Moundbuilders of the Amazon: Geophysical Archaeology on Marajo Island, Brazil. Anna Curtenius Roosevelt. Academic Press, San Diego, 1991. xxvii + 495 pp. $89.95 (cloth). ISBN 0-12-595348-8.

Archaeological Prospecting and Remote Sensing. Irwin Scollar, Allain Tabbagh, Albert Hesse, and Irmela Herzog. Topics in Remote Sensing No. 2, Cambridge University Press, Cambridge, 1990. xv + 674 pp., figures, tables, notes, index. $135.00 (cloth). ISBN 052132050X.

Reviewed by James I. Ebert, Ebert & Associates, Albuquerque, NM 87107 USA

Although "archaeological prospection" has long had a respectable following — probably the majority of those who have constituted it are members of this society — a number of recent signs point to a resurgence in interest in applying remote sensing, particularly geophysical methods such as magnetometry, ground penetrating radar and soil resistivity surveying, to the search for and non-destructive characterization of archaeological remains. The 1st and 2nd International Conferences on Archaeological Prospection were well attended in 1995 and 1997, and another is planned for this year. Extensive Web sites dealing with the subject have appeared, and several institutions offer graduate degrees in archaeological prospection and related areas. John Wiley recently announced the publication of a journal, Archaeological Prospection, to cover all manner of archaeological discovery methods including geology, remote sensing, and geophysical and geochemical methods in "urban, rural, and marine environments."

The major incentives for this expansion in interest in non-contact detection of subtle surface or subsurface archaeological remains are probably the same as those for much of what else is happening in archaeology today: The phenomenal increase in the availability of digital methods, and the ever-increasing necessity for increasing the cost-effectiveness of conservation and research in the field. Nonetheless, it is interesting that what are arguably two of the most useful and comprehensive contributions to the literature of archaeological prospection, which are the subjects of this review, were published in 1990. Anna Roosevelt’s Moundbuilders of the Amazon is a conscientiously detailed account of a pioneering and exhaustive program of using geophysical methods to complement survey and excavation; its primary lessons are that such a program (then or now) must be meticulously planned and does not, by any means, produce "data for free." Irwin Scollar and his colleagues’ Archaeological Prospecting and Remote Sensing is a work of such staggering comprehensiveness in its subjects that it will probably serve the profession as our basic manual in these areas for decades to come.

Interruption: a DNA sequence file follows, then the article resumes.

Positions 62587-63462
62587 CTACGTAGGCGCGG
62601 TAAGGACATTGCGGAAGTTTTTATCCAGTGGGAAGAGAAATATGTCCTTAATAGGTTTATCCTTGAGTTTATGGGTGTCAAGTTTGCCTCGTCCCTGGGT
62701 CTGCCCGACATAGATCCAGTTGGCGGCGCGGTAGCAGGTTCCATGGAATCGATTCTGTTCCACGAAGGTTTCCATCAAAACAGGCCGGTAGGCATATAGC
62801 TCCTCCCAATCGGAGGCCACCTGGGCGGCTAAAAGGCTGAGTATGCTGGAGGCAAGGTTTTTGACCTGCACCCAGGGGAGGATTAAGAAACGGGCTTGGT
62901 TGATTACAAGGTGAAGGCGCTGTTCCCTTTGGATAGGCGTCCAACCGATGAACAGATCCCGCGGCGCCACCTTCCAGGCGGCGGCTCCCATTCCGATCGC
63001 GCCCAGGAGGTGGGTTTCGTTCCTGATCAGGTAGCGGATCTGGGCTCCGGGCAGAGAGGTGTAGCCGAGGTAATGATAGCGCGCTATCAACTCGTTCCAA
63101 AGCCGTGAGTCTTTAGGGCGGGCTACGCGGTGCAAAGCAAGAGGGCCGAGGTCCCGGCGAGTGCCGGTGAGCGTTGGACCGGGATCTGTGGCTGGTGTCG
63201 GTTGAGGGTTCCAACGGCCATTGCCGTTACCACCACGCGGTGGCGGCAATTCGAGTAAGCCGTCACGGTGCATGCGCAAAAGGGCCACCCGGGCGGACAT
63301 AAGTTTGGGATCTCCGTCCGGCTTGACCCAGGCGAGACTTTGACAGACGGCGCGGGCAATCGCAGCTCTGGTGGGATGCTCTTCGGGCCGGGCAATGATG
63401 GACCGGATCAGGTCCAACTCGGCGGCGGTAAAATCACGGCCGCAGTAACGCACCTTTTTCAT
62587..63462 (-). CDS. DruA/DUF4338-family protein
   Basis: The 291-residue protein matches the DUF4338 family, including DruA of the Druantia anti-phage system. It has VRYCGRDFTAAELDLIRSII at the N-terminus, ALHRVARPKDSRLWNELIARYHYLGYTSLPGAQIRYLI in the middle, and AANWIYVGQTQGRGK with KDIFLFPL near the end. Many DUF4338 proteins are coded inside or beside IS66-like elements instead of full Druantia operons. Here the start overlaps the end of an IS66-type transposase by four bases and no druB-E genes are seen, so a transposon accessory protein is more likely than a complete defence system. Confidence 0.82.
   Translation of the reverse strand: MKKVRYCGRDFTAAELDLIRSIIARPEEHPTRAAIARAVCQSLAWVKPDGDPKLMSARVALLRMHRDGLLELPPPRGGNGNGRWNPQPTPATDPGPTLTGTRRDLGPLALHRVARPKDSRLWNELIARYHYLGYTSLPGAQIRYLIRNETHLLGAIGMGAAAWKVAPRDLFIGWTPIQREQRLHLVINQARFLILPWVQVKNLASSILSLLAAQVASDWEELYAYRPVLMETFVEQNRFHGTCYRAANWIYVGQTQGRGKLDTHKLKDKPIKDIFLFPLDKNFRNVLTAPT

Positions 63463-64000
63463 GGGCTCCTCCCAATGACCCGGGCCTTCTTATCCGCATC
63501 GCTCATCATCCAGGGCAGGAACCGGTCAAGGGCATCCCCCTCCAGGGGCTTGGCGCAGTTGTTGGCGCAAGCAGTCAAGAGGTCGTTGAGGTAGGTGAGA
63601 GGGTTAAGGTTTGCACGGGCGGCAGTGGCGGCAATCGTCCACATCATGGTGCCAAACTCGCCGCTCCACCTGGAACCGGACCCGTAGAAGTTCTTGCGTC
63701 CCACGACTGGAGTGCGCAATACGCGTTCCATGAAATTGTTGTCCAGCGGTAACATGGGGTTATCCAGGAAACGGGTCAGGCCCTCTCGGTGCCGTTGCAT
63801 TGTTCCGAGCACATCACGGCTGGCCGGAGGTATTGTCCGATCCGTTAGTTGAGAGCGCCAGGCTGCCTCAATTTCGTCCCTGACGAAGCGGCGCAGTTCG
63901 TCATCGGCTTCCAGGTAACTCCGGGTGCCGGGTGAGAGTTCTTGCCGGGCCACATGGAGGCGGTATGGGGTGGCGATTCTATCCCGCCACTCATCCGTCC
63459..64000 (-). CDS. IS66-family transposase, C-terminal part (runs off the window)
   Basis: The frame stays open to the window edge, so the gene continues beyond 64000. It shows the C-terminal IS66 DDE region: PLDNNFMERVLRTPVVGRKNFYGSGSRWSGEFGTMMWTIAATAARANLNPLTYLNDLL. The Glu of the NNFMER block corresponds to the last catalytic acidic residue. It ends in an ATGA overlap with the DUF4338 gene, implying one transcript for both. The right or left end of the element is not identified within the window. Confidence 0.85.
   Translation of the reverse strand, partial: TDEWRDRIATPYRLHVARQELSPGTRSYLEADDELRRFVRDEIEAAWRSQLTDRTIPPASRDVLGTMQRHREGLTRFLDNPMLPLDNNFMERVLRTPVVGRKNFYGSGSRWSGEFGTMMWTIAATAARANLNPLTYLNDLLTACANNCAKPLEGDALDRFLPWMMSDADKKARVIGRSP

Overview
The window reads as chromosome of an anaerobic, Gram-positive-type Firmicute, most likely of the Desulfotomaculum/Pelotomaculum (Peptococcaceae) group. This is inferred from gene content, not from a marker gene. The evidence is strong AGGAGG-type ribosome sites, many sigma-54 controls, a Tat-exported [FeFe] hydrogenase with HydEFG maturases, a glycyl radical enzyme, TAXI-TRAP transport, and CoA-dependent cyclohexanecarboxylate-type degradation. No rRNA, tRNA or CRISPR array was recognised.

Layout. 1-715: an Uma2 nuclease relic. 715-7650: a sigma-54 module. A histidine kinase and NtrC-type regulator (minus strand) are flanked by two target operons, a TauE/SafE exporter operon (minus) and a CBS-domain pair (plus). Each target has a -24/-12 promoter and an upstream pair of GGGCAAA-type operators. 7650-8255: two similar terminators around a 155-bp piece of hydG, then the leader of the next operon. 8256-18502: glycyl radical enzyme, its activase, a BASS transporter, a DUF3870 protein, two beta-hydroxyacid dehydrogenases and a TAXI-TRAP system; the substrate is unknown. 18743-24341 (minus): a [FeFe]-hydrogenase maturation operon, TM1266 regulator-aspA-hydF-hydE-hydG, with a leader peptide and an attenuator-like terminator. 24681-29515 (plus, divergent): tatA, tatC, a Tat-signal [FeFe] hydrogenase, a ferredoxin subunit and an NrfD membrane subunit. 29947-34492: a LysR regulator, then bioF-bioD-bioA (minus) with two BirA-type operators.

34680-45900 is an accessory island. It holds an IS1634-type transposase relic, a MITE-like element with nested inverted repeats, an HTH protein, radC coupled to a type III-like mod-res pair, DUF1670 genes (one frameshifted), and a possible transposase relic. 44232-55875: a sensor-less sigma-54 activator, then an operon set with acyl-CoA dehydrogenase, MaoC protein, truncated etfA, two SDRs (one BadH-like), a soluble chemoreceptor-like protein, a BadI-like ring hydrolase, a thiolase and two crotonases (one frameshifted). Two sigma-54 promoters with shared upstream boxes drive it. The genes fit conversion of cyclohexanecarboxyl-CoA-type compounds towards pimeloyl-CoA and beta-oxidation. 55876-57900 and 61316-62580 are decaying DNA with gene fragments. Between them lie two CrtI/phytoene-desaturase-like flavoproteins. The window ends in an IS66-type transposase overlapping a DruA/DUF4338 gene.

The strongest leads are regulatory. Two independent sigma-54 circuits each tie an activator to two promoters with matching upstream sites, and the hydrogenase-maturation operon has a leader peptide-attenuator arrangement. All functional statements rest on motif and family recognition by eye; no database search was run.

Moundbuilders of the Amazon presents a meticulous, step-by-step description of research integrating geophysical remote sensing with intensive surface survey and excavation at Teso dos Bichos, a large population center of the Marajoara Chiefdom, which from A.D. 400-1300 occupied alluvial floodplains of the Lower Amazon noted for its monumental earthen mounds and elaborate ceramics, particularly funerary urns. It could today, as easily as when it was written, be used almost as a set of "how-to" instructions by archaeologists working virtually anywhere who would like to experiment with such methods in the context of their own site-based or regional fieldwork.

In fact, Brazilian archaeologists were among some of the first to experiment with geophysical survey methods because of their availability: geological exploration in Brazil made heavy use of them. Some early archaeological applications there were encouraging, and beginning in 1983 Roosevelt began a collaborative project with Brazilian archaeologists, under both NSF and Brazilian support, directed toward comparing various geophysical survey methods. These included total station topographic mapping, magnetic survey, conductivity survey, resistively survey, and ground penetrating radar.